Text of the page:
This word is used many times for people who proclaim things. The high value proclamation in the New Testament is about the Good News that God is still working out a good plan for the world He created. That is something that all Christians are commanded to do.

Some translations have the term in 1 Corinthians 8:18. Although the word itself is not there in the greek, the idea of proclaiming the Good News is there.

It makes sense that preaching is not a limited activity by leaders in the Church, but by all of God’s children.


I know some people from some traditions use this position. Trust me, I am not wanting you to deconstruct and trash your traditions, but to see them with a good light. Elders are from the word we get Episcopal from. In the greek, it can mean a position of responsibility or oversight. It is seen mostly in I Timothy 3:1-2, 5:19, Titus 1:6, and 1 Peter 5:1-4.

The important passage for my purposes 1 Peter. It starts with the term for Elders. So we recognize that there are Elders in the New Testament on some level.

However, the Greek muddles up a couple roles. Peter starts talking about shepherding and the Great Shepherd. Sound familiar? Look back to the Pastor section.

Which is it?

I think it’s safe to say that there is not one position over the other, nor is there a differentiation in Peter’s eyes. Pastor is shepherd is elder. What is the most important part is that Peter says they are going to see the Great Shepherd revealed one day(look ahead to Revelation). When that happens, there will be no other shepherd worthy of mention. No name above that name of Jesus.


This is another position that some denominations use. Once again, I am not saying ditch your tradition, but keep trying to see it in a good light.

What is a deacon? That is something that you could get a million answers to. One thing that is definitely true is that the New Testament had people that were called by that name. The meaning, however, was slightly different than how we might use it today. Every New Testament use except for 1 Timothy means servant/minister (this is my opinion even for Romans 16:1). This is interesting. This shows the highly valued term to be that of simply a servant, which is a reflection of Christ Philippians 2:1-11 and Romans 15:8.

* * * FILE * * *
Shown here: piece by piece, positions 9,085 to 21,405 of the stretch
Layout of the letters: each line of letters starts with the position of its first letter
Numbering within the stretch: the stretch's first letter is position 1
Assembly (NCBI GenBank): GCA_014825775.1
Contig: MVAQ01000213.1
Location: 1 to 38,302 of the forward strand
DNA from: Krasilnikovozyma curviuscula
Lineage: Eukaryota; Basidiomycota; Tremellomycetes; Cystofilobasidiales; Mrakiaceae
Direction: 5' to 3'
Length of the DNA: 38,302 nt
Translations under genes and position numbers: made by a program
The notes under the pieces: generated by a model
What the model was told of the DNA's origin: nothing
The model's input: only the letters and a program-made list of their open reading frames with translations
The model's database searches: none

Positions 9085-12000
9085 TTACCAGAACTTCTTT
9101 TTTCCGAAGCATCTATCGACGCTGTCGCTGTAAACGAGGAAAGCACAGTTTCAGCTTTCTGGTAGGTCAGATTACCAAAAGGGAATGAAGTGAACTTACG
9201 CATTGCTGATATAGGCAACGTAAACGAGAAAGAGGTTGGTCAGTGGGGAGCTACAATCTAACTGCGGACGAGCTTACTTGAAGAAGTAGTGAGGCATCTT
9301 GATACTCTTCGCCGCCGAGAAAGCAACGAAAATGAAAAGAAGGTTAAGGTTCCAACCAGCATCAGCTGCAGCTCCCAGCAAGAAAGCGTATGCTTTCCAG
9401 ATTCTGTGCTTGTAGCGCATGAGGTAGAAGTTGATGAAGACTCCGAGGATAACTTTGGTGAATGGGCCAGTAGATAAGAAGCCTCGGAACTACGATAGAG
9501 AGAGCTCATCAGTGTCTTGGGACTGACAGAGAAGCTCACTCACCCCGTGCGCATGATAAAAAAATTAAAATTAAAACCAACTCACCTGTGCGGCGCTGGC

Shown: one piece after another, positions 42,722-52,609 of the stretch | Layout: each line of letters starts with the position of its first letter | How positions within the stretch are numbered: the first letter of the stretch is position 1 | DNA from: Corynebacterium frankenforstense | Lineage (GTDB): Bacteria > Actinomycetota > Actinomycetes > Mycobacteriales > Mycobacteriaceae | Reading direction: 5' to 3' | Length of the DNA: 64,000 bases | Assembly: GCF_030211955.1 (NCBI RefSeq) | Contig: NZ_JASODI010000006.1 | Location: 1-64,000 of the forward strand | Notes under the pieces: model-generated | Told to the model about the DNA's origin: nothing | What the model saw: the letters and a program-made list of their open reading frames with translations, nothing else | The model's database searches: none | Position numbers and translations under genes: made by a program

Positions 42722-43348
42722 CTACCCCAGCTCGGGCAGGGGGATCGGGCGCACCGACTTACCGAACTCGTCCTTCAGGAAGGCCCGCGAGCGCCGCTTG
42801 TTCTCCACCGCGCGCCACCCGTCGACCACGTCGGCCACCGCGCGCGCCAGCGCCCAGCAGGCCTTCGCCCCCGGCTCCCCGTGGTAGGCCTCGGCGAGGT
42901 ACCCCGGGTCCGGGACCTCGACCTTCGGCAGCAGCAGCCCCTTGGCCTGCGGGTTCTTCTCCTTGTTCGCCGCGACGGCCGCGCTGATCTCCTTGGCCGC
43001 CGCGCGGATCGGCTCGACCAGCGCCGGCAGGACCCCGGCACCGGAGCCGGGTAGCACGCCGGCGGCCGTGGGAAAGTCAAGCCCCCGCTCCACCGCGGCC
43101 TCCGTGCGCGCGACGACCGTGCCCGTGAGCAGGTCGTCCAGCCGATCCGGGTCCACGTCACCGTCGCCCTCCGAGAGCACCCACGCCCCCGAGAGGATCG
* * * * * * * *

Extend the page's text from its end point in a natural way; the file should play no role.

So we have pastors (shepherds), preachers (public announcers), elders (episcopal ?), and deacons (servants). Some of what we have talked about is applied to pastors of today and sometimes leaders in the church. Other things sound more like things all christians should be doing. Although we probably might disagree on how the specifics of the roles should work, what we can agree on is that it must reflect Christ. If you have to be a leader be a servant.

Do not just say it…

be the servant.

We do no have to be afraid of the positions of authority since they have a purpose, but you do not have to be a pastor or deacon or elder to do the work of the King..

Just be a servant and reflect Christ.

Hear the words of N.T. Wright, “There are…no “special Christians. Ordination, for those called to it, is simply a sub-branch of Baptism, setting certain persons aside (as in Ephesians 4) so that, through their ministry, the whole baptized body of Christ may continue to function as such and grow together to maturity. Every Christian has a different calling. But all callings are marked with the same water, the same cross.”

Pastors, this means be humble, because you are in your place because God allowed you to be there.

Everyone else, be ready to do something.

Grace and peace.